The Author’s Analysis of the Structure of What Happened to the American Press?
by Roy H. Williams
- Framing: The “First Mental Image” given to the reader is the First Amendment to our Constitution framed between two of our most famous Founding Fathers. This patriotic reference aligns my perspective to each side of our polarized society. (Read the First Amendment and you’ll understand why.)
- Details: Always remember, “Specifics are more persuasive than generalities.” The naming of James Madison as the writer of the First Amendment (and indeed all the Bill of Rights,) along with naming the newspaper owned by Benjamin Franklin, (the Pennsylvania Gazette,) –– then giving the reader of a delightful tidbit they probably didn’t know –– that it was “the most popular paper in the 13 colonies,” allows me to present this delicate subject with (1.) the credibility of a detailed knowledge of history, and (2.) a reasonably objective perspective. And all of this was done in the opening sentence of just 34 words. It also accomplishes the first half of our primary rule of persuasion: “Open Big. Close Big.”
- The next two sentences focus our attention on another subject about which both sides of our polarized society will agree, “the internet, an unregulated realm where irresponsible people are free to spray false reports, fabricated data, and doctored photos across our society like a flamethrower washing over a field of dry grass.” “Unregulated, false, fabricated, doctored,” and “flamethower” are important mental images to introduce at this time, because we are about to demonstrate that Television and Radio newscasts have, during our lifetime, become another “unregulated realm.” To mention the possibility that regulations are sometimes good things to have would have been disastrous if we had introduced that idea without first illustrating the dangerous chaos that has been created on the internet by not having them.
- “Presto, the world is on fire.” On July 6, 2020 – the publication date of this Monday Morning Memo – during a time of (1.) riots in the streets due to the killing of black people by policemen, (2.) spiraling out-of-control Covid-19, and (3.) a looming economic meltdown, it is a reasonable mental image. The reader will likely think, “Yes, the world is on fire.” We have achieved alignment with the reader by the 5th sentence in our essay. It is now time to deepen that alignment with a 6th sentence:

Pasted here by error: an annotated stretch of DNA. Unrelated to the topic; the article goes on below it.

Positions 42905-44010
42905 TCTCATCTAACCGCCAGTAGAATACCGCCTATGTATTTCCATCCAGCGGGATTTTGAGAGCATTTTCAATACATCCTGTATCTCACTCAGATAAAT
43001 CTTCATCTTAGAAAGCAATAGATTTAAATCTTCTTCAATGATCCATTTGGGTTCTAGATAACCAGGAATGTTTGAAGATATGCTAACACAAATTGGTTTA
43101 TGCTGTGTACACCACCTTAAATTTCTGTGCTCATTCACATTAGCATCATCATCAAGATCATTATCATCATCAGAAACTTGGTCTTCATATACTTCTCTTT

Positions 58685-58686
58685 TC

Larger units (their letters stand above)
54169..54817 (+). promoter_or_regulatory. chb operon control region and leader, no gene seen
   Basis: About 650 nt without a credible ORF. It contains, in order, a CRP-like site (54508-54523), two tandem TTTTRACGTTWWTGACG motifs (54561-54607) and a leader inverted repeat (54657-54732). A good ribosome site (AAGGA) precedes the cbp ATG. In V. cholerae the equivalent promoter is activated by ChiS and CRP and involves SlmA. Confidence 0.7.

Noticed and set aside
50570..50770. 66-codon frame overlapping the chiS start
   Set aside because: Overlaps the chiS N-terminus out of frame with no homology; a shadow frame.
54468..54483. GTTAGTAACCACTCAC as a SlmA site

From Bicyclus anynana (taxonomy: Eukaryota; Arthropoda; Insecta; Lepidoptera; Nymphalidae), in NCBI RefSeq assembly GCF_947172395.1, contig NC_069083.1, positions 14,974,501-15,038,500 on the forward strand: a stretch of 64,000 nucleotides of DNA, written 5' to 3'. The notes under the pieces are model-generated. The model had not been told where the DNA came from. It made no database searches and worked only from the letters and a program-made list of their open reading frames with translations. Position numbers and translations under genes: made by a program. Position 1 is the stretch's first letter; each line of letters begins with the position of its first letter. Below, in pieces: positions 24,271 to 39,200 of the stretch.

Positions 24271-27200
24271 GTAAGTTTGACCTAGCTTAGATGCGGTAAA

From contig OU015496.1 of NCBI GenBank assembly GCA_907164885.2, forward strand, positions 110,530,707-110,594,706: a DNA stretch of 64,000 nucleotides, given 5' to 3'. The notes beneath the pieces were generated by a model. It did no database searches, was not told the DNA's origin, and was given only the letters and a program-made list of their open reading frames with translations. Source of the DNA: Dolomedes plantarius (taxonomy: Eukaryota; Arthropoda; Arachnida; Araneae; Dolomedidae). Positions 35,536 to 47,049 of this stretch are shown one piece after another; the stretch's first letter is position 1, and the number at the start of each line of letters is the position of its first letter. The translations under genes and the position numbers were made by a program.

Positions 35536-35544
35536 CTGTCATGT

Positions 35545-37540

- “I believe that people are entitled to their own opinions, but not their own facts.”
- Begin delivering verifiable data in a way that is both brief and interesting.
- Be sure to blame both political parties for the problem. The 11th sentence of our essay reads, “For most of the 20th century, America had safeguards that made television and radio news reliable, but in the 9 years between 1987, the 7th year of the Reagan presidency, and 1996, the 4th year of the Clinton presidency, those safeguards were quietly dismantled.
- Explain the purpose of the Fairness Doctrine, then demonstrate Fairness by articulating the opposing viewpoints. “Broadcasters hated the Fairness Doctrine, of course, because it was a pain in the ass.” And, “In 1987, Edward O. Fritts, president of the National Assn. of Broadcasters, argued that “broadcasters believe in fairness” and that the Fairness Doctrine was “unconstitutional and an infringement on free speech. It is an intrusion into broadcasters’ journalistic judgment.”
- Point out the unintended consequences of the elimination of the Fairness Doctrine. “TV and radio stations were now free to slant the news as aggressively as they wanted.”
- Explain the history and purpose of broadcast ownership limits.
- Point out the unintended consequences of the elimination of those limits. “Bingo… If you could put together enough money, you could now control the news. American newscasters were no longer required to serve the public interest, or to present both sides of an issue, or even to tell the truth.”
- Make everyone understand the recent development of this crisis of untruth. “So for the past 18 years we’ve been surrounded by flamethrowers on every side.”
- Don’t state a conclusion with which you want them to agree.
Lead the reader to their own conclusion.
- Close Big. “I’m sure glad it hasn’t resulted in a polarized population.”
The majority of people who read that final sentence will laugh at the absurdity of it and say to themselves, “but it very obviously HAS resulted in a polarized population.”
Mission Accomplished. 🙂
– Roy H. Williams